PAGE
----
What’s the Difference Between Standard PT and Work Conditioning When It Comes to Return-to-Work Success?
Physical therapy has long been heralded as a highly effective treatment for injured workers with musculoskeletal injuries. And it’s considered one of the primary rehabilitation techniques used by the industry.
But even though PT may get a lot of attention, lesser known rehabilitation techniques are still helping injured workers get back to pre-injury levels of function every day.
In a recent webinar, MedRisk, a provider of managed physical medicine for the workers’ comp industry, dove into several of these physical rehabilitation techniques, including work conditioning, work hardening and functional capacity evaluations.
Presenter Anne Marciniak, with MedRisk, has a background in overseeing all three techniques over the course of her 20-year career as a physical therapist.
Marciniak described advanced work rehabilitation techniques as a tool that allows workers to dip their toes into the water before fully returning to work.
While physical therapy can help immensely for some jobs, especially after surgery, the basic tests of full strength don’t suffice, and the patient can regress. She recommends these advanced methods as a way to keep the patient from veering off course and never returning or returning after a lengthy and potentially damaging period of disability.
“Physical therapy and these advanced techniques should flow together. Case velocity is a big thing throughout the research in the last five to ten years … four months is the most critical time,” she said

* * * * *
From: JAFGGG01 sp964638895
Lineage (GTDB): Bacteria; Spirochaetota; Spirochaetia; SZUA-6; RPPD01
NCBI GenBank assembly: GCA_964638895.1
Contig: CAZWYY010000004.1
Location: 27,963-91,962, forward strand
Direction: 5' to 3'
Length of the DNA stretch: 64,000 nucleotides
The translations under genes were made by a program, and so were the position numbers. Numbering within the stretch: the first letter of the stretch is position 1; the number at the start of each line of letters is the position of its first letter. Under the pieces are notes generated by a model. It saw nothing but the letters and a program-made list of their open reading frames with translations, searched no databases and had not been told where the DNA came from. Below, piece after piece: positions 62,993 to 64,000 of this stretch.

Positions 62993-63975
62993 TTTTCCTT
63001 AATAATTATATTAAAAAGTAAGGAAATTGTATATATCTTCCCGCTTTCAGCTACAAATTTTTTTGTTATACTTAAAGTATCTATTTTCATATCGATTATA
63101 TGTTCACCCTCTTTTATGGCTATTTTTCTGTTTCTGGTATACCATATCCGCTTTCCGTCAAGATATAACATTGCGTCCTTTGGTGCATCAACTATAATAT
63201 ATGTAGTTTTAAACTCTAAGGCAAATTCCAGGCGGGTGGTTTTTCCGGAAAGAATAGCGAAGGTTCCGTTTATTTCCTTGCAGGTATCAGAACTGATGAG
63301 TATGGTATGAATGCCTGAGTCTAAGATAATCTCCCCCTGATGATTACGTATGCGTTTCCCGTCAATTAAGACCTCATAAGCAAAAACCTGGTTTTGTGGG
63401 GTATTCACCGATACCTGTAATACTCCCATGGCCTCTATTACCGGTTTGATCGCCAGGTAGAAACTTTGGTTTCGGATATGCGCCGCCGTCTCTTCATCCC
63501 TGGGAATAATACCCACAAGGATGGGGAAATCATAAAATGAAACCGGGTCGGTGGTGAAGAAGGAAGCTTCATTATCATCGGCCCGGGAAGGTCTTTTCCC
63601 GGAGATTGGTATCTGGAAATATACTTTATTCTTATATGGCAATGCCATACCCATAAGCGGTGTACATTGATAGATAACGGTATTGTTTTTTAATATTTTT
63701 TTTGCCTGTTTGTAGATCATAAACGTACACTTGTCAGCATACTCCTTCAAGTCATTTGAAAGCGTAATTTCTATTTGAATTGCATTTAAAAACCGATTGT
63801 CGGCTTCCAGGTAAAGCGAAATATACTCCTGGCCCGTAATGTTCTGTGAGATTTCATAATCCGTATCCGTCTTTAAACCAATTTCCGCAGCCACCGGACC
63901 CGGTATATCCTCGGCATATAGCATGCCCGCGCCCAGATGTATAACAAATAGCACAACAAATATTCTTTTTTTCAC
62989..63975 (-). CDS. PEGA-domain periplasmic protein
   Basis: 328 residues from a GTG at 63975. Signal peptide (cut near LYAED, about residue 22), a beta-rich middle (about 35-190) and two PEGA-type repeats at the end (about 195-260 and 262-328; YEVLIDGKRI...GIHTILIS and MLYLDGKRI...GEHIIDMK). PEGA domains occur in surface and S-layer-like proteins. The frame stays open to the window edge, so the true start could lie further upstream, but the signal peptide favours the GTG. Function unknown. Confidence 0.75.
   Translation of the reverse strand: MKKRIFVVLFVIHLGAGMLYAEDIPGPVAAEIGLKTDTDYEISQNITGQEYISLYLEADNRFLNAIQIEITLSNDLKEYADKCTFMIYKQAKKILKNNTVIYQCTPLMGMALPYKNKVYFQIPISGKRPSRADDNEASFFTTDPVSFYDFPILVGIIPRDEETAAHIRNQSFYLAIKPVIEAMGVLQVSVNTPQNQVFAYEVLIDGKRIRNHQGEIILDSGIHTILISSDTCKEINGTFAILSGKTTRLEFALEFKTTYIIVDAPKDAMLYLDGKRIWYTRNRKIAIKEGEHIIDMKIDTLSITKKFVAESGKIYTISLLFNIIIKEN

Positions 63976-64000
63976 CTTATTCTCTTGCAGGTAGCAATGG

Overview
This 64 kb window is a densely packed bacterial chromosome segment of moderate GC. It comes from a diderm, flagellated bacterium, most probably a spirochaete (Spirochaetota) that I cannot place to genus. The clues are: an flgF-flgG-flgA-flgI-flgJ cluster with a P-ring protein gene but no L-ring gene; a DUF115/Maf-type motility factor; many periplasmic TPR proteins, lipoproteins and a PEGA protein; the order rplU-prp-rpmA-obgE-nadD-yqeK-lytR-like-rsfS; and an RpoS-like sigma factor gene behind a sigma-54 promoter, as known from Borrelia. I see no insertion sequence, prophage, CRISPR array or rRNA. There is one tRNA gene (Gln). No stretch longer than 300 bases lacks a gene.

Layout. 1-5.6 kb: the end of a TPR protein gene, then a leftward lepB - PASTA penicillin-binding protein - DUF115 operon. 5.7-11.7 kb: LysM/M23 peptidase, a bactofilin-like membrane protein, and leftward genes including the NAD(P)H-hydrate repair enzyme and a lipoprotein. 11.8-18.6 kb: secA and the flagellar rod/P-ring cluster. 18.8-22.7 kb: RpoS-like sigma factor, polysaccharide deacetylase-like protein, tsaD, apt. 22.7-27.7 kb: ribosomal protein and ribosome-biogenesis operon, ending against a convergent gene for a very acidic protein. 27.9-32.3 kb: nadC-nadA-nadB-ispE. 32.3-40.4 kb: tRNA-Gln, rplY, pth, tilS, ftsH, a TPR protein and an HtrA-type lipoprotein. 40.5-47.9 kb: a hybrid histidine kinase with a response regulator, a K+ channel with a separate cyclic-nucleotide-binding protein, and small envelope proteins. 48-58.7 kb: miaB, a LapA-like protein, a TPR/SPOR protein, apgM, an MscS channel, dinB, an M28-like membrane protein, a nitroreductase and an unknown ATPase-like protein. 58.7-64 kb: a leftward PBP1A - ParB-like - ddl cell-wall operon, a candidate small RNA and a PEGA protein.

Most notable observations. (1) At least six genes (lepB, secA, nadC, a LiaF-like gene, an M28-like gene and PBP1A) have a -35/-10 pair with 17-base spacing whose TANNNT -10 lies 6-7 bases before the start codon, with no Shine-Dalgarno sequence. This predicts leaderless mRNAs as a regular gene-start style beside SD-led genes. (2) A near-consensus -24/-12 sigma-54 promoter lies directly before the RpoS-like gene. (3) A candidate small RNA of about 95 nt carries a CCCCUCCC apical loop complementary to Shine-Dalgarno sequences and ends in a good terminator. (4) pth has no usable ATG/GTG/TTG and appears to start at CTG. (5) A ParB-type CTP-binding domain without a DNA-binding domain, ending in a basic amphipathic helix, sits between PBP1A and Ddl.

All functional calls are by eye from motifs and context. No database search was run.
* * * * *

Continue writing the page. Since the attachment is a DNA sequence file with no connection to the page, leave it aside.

Work Conditioning Vs. Work Hardening
At first blush, work conditioning and work hardening may seem similar. Both are physical rehabilitation techniques designed to help a patient return to specific vocational functions. They may use simulated or real activities to increase a worker’s musculoskeletal function.
“What I can tell you from treating countless patients myself is that work conditioning and work hardening are used interchangeably. The CPT codes are the same,” Marciniak said, although she noted work hardening is multidisciplinary and should include “a healthy portion of work simulation.”
Classic definitions of work conditioning and work hardening cite the intensity and length of the programs as the key distinguishing factors, according to Marciniak.
Work conditioning is typically four hours a day, three to five days a week, for a month of two. Work hardening builds on the gains made in physical therapy to a greater extent, increasing sessions to a full eight hour day, five days a week, and continuing for a full two month period.
Work hardening programs may also be tailored to fit an individual position’s needs. Marciniak gave an example of a flight attendant who may not need a full five-day-a-week program.
“It always should vary based on what your injured worker needs,” Marciniak said.